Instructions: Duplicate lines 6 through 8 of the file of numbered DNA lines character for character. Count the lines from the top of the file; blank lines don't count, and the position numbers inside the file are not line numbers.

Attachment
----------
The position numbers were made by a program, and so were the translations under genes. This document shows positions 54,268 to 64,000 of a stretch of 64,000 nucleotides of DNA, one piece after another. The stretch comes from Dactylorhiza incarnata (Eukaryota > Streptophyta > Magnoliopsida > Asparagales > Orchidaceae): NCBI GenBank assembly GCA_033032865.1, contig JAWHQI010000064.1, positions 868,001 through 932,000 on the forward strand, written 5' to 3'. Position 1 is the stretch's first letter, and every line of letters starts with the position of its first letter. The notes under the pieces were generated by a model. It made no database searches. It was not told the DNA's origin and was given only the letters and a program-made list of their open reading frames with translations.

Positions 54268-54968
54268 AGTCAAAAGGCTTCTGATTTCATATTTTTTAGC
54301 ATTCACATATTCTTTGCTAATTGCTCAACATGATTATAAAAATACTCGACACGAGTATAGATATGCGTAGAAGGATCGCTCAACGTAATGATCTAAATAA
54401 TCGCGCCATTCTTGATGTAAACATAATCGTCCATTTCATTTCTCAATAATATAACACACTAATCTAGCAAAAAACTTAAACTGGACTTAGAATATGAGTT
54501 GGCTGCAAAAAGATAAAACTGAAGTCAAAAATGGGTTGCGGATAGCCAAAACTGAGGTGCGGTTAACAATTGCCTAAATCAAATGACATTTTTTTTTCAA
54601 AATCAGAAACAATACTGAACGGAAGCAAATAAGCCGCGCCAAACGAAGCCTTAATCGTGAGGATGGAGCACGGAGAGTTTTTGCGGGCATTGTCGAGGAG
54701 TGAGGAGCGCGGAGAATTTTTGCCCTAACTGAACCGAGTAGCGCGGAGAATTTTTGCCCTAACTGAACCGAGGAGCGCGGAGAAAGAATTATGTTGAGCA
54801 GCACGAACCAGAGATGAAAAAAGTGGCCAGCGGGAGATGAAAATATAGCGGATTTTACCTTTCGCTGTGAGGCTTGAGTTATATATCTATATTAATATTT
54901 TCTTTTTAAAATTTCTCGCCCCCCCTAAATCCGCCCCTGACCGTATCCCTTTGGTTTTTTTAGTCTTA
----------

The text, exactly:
54501 GGCTGCAAAAAGATAAAACTGAAGTCAAAAATGGGTTGCGGATAGCCAAAACTGAGGTGCGGTTAACAATTGCCTAAATCAAATGACATTTTTTTTTCAA
54601 AATCAGAAACAATACTGAACGGAAGCAAATAAGCCGCGCCAAACGAAGCCTTAATCGTGAGGATGGAGCACGGAGAGTTTTTGCGGGCATTGTCGAGGAG
54701 TGAGGAGCGCGGAGAATTTTTGCCCTAACTGAACCGAGTAGCGCGGAGAATTTTTGCCCTAACTGAACCGAGGAGCGCGGAGAAAGAATTATGTTGAGCA